Developmental dyslexia is one of the most significant problems of contemporary schooling. Difficulties such as dyslexia influence learning outcomes and the learner’s place at school. But what does dyslexia mean?
any people think that dyslexia is just a reading or spelling problem. They don’t realize that it can also affect speaking, recalling, understanding, processing, organizing and even motor skills.
Being the mother of a dyslexic son, I used to say that dyslexia was only a tiny island of difficulties in a huge ocean of skills and possibilities.
My son’s dyslexia has given me the ability to understand my students better and to comprehend their learning difficulties. It was easier for me to encourage them to keep trying and focus on the things they were good at. I concentrated more on their strengths rather than their weaknesses and did my best to improve their strengths and reduce their weaknesses, wherever possible.
For me, dyslexia has never meant disability. I believe that appropriate teaching methods can provide dyslexic students with tools to overcome barriers and obstacles and help them achieve educational success.
In this article I would like to share my working experience with other teachers and present strategies, solutions and practical techniques to help teachers improve the performance of dyslexic students in class, overcome their learning barriers and unlock their potential.
The Art Of Teaching Reading to Dyslexic Students
Children all over the world start learning English as a foreign language at an early age. They learn reading and writing at the same time, which is not easy. Reading in a non-native language is a complex task which requires more competencies i.e. decoding, understanding vocabulary, fluency and comprehension. It is why teachers must remain patient and make the learning process enjoyable and engaging, even for struggling readers.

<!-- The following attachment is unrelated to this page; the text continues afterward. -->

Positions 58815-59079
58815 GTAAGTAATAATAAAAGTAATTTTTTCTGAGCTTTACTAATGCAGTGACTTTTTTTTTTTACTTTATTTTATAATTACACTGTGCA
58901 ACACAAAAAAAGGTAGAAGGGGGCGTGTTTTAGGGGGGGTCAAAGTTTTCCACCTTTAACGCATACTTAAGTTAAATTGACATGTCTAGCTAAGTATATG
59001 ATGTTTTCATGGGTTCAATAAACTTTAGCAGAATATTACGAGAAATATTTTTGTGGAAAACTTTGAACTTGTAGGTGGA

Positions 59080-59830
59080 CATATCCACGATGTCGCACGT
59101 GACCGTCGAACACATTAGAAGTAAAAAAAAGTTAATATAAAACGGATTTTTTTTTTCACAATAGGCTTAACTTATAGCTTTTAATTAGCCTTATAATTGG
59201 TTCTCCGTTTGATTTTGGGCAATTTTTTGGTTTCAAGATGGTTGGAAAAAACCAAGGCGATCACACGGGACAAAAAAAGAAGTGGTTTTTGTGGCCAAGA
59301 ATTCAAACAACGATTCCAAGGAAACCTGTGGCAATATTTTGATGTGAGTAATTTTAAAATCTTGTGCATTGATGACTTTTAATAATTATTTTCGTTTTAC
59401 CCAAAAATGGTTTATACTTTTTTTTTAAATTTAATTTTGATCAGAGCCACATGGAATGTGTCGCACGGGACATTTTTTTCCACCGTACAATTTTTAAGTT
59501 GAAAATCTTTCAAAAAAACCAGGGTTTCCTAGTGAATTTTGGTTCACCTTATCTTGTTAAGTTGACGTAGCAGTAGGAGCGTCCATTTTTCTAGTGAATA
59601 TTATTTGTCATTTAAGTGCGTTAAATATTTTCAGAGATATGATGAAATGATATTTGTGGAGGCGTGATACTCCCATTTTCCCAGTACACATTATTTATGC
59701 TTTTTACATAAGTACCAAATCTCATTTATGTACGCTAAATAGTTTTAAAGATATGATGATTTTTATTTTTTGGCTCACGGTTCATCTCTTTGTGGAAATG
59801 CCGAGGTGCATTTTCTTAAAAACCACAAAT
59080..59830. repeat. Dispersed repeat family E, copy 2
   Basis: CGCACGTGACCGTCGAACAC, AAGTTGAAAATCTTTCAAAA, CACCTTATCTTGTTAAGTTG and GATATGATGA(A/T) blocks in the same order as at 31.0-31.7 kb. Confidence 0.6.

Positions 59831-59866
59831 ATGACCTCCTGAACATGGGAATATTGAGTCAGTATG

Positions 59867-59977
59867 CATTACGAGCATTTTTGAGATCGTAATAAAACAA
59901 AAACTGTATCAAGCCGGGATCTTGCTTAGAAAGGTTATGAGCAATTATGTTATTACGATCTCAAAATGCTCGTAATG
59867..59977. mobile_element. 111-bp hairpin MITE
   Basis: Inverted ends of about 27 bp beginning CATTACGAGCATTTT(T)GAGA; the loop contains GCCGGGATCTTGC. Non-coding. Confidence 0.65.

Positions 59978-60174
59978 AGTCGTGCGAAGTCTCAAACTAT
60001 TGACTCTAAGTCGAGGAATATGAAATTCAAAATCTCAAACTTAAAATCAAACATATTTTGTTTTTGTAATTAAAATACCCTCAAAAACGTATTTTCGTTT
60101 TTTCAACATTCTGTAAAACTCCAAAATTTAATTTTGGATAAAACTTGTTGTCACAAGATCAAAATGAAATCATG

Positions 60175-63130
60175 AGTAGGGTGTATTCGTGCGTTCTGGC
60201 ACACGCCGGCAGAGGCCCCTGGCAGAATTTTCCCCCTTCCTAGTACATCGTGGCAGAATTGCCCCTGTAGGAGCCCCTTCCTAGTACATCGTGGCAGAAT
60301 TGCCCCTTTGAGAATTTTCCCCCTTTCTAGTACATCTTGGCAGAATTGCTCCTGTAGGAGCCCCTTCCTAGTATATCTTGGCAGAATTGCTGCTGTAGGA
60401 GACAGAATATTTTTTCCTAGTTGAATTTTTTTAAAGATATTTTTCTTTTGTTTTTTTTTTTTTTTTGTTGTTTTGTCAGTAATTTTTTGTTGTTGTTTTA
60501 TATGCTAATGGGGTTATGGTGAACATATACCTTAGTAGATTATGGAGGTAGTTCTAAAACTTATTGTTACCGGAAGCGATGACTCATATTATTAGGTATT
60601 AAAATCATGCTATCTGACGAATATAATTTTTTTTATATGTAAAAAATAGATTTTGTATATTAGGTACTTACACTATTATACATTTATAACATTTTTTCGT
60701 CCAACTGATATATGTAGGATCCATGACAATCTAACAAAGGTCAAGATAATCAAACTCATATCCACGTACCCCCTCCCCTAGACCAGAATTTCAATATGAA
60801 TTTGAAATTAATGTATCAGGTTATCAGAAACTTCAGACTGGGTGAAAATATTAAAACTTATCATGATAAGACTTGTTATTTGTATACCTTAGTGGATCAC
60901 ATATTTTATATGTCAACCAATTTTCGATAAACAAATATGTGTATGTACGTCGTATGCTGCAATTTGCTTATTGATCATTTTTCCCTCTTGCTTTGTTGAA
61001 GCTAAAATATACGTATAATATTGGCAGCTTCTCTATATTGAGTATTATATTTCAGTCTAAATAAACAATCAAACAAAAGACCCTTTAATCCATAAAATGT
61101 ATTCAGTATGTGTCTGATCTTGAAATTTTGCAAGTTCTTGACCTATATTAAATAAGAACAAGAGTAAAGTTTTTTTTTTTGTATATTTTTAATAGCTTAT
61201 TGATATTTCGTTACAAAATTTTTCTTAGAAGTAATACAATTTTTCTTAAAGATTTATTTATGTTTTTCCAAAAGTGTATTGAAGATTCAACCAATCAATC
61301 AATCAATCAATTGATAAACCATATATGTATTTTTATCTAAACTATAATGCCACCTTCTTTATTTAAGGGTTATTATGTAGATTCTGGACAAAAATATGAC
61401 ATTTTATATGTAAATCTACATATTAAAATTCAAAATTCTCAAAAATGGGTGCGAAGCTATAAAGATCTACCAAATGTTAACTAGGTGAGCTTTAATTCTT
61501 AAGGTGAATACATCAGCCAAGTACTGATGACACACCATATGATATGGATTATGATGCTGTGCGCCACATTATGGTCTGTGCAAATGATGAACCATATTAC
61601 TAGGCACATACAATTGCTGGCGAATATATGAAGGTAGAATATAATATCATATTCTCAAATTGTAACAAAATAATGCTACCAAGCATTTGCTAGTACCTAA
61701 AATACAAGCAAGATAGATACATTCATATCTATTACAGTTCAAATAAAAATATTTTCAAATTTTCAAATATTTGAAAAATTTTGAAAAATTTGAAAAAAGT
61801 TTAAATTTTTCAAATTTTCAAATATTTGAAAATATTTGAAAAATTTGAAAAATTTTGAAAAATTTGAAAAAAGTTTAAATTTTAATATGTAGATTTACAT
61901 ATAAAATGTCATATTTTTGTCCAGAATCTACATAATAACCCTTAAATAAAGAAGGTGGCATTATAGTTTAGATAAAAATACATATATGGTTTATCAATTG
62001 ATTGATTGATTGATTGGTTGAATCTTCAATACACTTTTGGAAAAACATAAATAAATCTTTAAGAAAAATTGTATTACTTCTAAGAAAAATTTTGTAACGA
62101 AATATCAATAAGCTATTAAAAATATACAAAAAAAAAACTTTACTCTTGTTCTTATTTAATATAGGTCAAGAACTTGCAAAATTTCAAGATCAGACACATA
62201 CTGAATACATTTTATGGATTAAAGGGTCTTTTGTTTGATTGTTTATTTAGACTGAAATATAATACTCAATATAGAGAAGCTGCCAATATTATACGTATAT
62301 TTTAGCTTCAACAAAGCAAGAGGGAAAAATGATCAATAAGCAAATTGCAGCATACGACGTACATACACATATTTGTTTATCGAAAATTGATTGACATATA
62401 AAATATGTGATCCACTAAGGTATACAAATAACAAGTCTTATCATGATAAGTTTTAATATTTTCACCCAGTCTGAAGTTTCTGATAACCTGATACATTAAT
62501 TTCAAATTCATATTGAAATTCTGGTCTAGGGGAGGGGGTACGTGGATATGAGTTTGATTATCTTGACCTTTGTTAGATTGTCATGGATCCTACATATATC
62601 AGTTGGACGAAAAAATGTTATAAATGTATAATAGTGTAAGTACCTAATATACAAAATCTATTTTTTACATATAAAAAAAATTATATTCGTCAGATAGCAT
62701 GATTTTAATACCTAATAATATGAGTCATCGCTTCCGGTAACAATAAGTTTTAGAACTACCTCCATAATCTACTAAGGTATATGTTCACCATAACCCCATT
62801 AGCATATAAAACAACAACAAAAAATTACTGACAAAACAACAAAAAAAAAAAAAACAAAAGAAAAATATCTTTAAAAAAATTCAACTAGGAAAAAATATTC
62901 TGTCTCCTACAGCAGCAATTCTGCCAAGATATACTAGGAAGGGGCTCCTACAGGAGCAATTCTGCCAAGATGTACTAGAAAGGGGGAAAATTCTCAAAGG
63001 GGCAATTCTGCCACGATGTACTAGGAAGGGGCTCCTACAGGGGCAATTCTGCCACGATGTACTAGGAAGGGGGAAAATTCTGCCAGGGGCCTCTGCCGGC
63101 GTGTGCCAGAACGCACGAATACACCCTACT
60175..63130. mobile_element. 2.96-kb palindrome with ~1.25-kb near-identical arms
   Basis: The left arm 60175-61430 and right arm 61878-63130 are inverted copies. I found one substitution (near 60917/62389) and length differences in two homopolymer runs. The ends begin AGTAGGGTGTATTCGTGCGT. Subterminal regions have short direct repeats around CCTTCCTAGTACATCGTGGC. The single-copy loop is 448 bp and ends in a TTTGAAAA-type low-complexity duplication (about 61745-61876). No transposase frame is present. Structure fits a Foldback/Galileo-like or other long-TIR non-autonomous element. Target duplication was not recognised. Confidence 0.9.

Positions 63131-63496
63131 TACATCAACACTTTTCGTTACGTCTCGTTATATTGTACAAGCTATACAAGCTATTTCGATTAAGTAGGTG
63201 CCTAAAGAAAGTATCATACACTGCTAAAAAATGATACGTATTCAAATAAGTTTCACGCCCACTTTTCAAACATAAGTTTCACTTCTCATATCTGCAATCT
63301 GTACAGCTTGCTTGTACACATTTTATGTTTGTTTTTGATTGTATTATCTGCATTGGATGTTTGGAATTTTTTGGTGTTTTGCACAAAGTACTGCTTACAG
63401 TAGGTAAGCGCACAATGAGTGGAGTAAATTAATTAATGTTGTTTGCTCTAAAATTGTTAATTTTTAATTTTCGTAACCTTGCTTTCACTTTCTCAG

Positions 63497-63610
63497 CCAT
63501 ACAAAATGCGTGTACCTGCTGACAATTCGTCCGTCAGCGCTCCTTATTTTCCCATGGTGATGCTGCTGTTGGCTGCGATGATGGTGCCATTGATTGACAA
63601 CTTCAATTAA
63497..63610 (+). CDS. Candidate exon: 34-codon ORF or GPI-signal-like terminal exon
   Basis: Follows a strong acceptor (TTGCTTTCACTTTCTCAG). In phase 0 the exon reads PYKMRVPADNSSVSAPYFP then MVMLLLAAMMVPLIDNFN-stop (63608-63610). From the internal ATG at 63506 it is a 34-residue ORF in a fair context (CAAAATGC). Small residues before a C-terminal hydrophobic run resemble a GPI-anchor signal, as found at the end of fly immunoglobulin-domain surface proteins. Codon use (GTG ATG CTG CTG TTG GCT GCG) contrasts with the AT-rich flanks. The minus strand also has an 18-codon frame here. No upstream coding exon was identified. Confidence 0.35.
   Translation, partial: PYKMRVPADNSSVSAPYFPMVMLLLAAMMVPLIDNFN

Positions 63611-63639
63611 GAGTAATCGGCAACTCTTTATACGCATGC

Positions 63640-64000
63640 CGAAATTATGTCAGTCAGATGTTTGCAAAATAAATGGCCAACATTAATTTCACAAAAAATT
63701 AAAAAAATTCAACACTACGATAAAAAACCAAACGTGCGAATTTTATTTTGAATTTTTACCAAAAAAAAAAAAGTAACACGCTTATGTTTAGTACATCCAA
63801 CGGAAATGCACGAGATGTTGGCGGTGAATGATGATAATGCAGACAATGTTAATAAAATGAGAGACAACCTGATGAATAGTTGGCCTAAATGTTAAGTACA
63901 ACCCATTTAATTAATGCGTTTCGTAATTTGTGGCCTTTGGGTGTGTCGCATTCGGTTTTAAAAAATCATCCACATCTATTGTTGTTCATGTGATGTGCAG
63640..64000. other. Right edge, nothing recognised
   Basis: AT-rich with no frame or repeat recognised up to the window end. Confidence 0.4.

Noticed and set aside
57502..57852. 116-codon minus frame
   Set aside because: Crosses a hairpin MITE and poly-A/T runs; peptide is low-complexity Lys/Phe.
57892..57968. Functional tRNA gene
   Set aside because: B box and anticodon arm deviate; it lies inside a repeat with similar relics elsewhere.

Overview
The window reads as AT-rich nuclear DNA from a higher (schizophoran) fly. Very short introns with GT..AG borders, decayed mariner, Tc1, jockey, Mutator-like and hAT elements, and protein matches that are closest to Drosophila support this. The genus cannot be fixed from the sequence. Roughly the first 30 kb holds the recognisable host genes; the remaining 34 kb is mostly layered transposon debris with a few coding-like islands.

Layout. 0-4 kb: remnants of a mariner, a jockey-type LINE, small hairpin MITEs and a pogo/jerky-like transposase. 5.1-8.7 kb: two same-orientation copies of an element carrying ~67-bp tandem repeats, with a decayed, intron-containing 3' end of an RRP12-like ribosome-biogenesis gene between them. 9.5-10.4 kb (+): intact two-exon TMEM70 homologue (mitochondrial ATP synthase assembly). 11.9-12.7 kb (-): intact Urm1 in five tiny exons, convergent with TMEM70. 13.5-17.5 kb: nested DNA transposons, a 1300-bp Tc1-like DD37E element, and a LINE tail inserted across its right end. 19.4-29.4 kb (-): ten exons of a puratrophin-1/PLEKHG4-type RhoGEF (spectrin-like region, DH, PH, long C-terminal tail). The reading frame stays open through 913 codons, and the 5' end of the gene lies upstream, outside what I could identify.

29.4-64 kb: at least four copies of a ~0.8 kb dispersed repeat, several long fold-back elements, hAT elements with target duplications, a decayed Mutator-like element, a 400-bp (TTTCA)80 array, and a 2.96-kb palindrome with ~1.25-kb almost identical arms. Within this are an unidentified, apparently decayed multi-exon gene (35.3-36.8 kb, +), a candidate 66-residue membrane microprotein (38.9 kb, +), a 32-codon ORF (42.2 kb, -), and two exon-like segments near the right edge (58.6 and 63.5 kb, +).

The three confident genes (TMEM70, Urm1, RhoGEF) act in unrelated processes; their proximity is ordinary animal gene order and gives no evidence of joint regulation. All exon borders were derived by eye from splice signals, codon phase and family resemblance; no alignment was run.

Children with dyslexia often have writing and reading difficulties which co-occur in multiple areas:
- poor spelling,
- poor legibility,
- confusing letters that look similar: b:d, u:n, m:n,
- confusing letters that sound similar: f, th,
- confusing prepositions: for, from,
- reversing words or even phrases: dog – god, was – saw, car park –park car,
- misreading words,
- poor comprehension of texts.
While reading, dyslexics even have difficulties in keeping their place in the text and very often lose it. It is advisable to use a finger, a pen or a pencil, a piece of paper, a bookmark or other handmade aids to enable them to stay focused on the lines they are reading and move onwards easily.
Teaching young learners how to read and write in a foreign language is a challenge. Some traditional methods can fail when it comes to dyslexic learners and, as a result, teachers are expected to change their way of teaching. They should bear in mind that difficulties in reading aren’t the results of laziness, stubbornness or lower levels of intelligence. Dyslexics just need more time, more effort and more self-confidence to be able to succeed in reading.
Teachers should be personal tutors in the child’s learning process. They should also be flexible, friendly, enthusiastic, supportive and aware of any dyslexia problems. These qualities are crucial.